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Record identifier : 567273
Personal Name - Primary Intelectual Responsibility : Allert, James Donald
Title and statement of responsibility : Learning style as a correlate of success in introductory computer science education [Thesis]
Publication, Distribution,Etc. : University of Minnesota, 2005
Language of the Item : eng
Dissertation of thesis details and type of degree : Ed.D.
Body granting the degree : , University of Minnesota
Summary or Abstract : The Soloman-Felder Inventory of Learning Styles (ILS is a frequently used instrument for the assessment of learning styles in science and engineering. However, introductory computer science education has rarely been a focus of learning styles research. This study used the ILS, in a test-retest format, in introductory computer science courses at the University of Minnesota Duluth (UMD) as a tool to aid in the understanding of student achievement and retention. Over 300 students in a variety of classes participated in the study during fall semester, 2004. There were important findings in three areas: instrument reliability, learning style characterization, and the relationship of learning style to outcome. Instrument reliability was acceptable along most dimensions of the scale but weak along the sequential-global scale. Specific sources of concern were identified which could lead to improvement of the instrument. Profiles of the learning styles of students in each class were constructed. The visual-verbal scale was skewed to the right in each instance. Other distributions were fairly normally distributed. A significant association with gender was identified (females being less visually oriented than males). This is important because computer science has historically been characterized by low female enrollment. Relationships with outcome identified the active-reflective scale as significantly related in performance in computer programming classes. Active learners were more likely to do poorly. This is important because it may be linked to retention issues. A predictive model of student outcome success identified the active-reflective scale and ACT Composite scores as the key indicators. The study has implications for the ways in which computer science students are selected for enrollment, instructed and assessed and may be linked to larger issues of retention and gender..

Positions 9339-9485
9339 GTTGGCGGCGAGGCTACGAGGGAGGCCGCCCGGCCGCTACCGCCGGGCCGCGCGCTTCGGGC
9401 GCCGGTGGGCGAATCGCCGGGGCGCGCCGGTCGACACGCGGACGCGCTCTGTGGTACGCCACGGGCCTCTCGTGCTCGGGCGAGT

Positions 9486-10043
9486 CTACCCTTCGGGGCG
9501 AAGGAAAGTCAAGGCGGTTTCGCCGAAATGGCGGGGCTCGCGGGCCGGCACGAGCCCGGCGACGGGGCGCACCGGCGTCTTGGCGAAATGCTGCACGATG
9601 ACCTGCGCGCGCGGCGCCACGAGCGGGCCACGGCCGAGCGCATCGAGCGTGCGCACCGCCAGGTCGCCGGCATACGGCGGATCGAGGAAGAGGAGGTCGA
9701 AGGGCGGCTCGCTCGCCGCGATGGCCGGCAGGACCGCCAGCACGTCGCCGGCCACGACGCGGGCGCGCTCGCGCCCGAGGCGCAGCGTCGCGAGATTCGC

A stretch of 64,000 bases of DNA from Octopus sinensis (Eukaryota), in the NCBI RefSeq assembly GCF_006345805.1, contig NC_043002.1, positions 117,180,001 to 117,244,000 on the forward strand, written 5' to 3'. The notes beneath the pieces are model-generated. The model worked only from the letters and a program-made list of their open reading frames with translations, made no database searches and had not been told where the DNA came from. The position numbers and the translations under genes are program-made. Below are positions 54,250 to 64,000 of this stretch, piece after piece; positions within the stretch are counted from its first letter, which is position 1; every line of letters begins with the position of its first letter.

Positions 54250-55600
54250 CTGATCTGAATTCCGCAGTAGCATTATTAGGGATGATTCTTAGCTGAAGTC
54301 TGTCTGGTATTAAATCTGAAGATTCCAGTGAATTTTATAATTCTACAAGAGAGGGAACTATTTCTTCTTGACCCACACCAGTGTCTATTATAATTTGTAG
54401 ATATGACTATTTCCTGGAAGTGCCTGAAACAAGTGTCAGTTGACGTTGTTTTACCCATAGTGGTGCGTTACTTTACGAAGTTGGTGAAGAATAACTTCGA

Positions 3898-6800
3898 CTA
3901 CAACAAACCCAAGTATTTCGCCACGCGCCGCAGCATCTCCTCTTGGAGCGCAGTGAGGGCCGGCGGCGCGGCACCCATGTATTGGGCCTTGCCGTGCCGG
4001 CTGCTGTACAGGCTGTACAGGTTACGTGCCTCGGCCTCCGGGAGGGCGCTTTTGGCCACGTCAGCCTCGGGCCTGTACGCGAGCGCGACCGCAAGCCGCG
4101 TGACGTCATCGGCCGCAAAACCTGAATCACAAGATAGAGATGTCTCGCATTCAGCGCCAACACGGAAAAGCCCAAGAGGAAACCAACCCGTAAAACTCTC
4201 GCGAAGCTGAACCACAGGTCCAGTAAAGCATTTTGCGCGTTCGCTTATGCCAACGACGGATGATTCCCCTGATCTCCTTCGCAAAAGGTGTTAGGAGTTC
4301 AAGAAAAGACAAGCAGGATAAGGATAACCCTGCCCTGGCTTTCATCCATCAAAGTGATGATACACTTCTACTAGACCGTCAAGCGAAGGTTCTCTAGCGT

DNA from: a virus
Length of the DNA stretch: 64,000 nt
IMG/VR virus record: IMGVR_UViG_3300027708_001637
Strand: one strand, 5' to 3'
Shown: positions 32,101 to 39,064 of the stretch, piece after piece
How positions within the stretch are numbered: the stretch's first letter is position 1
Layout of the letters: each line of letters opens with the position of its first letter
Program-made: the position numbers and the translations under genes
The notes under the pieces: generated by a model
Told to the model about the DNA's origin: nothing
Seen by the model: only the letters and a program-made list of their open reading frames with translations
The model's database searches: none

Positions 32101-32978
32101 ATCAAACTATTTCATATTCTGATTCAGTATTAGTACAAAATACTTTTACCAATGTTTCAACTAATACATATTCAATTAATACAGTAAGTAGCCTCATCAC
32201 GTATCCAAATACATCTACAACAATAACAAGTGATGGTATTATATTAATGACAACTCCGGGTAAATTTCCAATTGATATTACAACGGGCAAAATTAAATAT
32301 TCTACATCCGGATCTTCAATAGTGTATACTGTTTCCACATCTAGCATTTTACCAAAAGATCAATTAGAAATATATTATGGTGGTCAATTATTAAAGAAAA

Topical Name Used as Subject : Educational psychology, Vocational education
Information of biblio record : TL
 
 
 
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